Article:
RIYADH — Saudi Arabia's neighborhoods, streets, and buildings were adorned with the national flag in celebration of Saudi Flag Day, observed on March 11 every year, brimming with patriotic zeal.

The celebrations kick off a day filled with national pride, as the flag, a symbol of the Kingdom's rich history dating back to its founding in 1727, is proudly displayed across the nation.

The national flag, deeply cherished by Saudi citizens, embodies dignity and unity; its unfurling is an act of devotion to the nation.

It instills pride, solidarity, love, and loyalty among the people, fostering a deep sense of belonging to the country.

This shared bond is strengthened by the flag's significance not only nationally but also throughout the Islamic world, owing to its inscription of the Islamic creed and the nation's commitment to serving Muslim communities globally.

The history of the Saudi national flag begins with a simple green silk banner, carried by leaders of the first Saudi state, bearing the Shahada, "There is no God but Allah, Muhammad is the Messenger of Allah."

Over time, its design evolved, notably during King Abdulaziz Bin Abdulrahman's reign, with the addition of a sword symbolizing national unification.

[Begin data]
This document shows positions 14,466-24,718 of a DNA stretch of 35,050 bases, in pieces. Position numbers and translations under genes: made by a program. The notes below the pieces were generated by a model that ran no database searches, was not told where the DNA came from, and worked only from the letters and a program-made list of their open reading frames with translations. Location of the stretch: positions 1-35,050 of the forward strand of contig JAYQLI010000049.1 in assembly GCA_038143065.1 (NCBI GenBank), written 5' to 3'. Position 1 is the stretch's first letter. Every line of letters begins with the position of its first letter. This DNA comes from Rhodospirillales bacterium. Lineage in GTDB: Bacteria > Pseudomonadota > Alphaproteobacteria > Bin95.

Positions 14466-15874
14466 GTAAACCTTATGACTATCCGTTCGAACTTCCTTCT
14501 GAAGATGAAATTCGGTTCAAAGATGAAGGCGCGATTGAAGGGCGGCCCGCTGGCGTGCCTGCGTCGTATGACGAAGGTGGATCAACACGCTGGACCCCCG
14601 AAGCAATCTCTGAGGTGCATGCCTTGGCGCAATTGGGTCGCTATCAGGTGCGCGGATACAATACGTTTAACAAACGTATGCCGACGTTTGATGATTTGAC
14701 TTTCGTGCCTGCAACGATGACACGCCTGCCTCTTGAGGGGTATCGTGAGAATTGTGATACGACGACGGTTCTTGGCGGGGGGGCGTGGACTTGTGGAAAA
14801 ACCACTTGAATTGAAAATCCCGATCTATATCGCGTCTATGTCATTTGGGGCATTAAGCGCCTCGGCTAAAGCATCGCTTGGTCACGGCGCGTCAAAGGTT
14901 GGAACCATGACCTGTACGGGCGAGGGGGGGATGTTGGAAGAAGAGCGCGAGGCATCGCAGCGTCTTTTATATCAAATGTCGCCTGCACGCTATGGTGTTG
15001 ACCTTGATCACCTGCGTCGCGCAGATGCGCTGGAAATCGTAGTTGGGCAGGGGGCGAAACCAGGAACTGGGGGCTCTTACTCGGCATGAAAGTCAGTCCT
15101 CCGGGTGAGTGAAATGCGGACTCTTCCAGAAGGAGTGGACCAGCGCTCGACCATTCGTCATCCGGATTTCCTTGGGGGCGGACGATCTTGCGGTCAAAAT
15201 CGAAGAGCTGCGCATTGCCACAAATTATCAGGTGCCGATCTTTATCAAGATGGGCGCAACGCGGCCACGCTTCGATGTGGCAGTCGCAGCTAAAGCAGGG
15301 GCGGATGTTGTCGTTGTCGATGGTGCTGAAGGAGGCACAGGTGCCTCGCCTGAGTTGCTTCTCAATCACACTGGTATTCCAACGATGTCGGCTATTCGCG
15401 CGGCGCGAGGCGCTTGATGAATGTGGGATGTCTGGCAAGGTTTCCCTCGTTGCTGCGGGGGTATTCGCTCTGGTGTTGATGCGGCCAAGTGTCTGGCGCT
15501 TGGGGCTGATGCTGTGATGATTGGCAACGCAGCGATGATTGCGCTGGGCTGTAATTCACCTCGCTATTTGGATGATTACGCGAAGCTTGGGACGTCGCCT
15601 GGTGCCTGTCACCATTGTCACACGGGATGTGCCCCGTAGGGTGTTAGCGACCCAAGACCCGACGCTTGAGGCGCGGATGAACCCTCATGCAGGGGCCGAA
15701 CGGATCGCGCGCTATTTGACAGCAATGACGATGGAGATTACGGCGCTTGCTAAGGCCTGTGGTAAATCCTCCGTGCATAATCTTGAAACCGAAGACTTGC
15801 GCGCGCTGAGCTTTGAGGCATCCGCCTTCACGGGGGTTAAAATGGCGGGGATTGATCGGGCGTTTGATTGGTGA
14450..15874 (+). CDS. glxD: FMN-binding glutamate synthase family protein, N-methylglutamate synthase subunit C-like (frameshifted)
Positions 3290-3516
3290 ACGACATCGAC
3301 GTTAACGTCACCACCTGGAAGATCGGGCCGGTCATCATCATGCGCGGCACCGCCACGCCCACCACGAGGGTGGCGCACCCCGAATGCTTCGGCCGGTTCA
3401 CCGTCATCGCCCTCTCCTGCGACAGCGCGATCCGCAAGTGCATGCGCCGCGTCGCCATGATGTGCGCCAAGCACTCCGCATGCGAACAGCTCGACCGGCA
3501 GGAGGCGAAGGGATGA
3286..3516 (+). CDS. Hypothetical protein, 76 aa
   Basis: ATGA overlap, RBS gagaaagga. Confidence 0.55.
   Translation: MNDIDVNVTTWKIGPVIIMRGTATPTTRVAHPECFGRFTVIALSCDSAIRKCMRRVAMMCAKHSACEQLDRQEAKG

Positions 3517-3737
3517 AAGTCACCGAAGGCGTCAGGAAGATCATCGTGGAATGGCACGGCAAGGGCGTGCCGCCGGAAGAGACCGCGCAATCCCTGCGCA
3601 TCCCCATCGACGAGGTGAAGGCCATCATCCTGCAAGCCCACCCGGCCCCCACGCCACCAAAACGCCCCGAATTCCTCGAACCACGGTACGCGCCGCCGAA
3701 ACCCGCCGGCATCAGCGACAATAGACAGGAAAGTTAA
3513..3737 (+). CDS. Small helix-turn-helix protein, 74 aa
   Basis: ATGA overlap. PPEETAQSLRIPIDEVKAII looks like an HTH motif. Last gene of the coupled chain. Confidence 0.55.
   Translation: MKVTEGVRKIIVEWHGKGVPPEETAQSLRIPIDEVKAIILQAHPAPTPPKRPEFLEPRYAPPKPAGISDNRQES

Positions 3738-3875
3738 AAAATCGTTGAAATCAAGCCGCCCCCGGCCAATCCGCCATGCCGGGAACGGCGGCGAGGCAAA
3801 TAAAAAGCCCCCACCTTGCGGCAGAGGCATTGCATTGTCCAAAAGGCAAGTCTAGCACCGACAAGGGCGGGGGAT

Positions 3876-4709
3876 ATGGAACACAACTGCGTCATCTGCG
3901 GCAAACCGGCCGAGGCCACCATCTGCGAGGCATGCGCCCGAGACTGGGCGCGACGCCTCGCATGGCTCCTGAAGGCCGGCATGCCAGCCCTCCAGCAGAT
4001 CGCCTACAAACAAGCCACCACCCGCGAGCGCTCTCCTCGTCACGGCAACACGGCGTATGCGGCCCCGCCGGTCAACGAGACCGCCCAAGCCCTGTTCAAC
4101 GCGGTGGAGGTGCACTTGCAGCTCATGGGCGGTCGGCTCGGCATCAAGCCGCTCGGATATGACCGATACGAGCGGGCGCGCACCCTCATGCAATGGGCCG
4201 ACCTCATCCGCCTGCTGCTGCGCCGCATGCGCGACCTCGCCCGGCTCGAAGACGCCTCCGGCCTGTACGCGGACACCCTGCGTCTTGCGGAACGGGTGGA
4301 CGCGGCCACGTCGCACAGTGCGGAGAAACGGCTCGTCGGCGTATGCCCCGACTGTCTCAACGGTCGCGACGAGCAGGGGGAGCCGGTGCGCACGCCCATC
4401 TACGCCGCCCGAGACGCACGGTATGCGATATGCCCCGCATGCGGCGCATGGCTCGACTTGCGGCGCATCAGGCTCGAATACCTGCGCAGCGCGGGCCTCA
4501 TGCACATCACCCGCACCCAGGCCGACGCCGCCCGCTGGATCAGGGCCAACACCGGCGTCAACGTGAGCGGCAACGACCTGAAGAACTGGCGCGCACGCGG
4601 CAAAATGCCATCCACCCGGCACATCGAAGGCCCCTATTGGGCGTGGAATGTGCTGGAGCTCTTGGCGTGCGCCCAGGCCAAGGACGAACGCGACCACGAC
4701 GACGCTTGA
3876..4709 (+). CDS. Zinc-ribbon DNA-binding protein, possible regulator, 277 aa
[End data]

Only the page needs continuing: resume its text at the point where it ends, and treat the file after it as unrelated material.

This design was formalized on March 11, 1937, following a proposal by the Shoura Council adopted by King Abdulaziz, placing a single sword beneath the Shahada inscription, a configuration that flies proudly to this day.

The flag's design carries profound symbolism through its colors, script, and imagery, representing the nation's faith, history, and unity.

The dominant green color signifies growth and fertility, while the white Shahada and sword symbolize purity, justice, and security.

The flag is respected with the highest reverence, never used commercially or in any manner that could diminish its prestige.

Saudi Flag Day, established by a recent Royal Decree to fall on March 11 annually, commemorates the day in 1937 when King Abdulaziz approved the current flag design.

This day underscores the flag's role as a potent symbol of the state's strength, sovereignty, and national unity, continuing to inspire national pride among Saudis.

Education departments across the Kingdom of Saudi Arabia also celebrated the day in private and public schools, universities, and their offices.

Citizens extended their congratulations to Custodian of the Two Holy Mosques King Salman and Crown Prince and Prime Minister Mohammed Bin Salman on this occasion, reaffirming their sense of national identity and the Kingdom's esteemed history.

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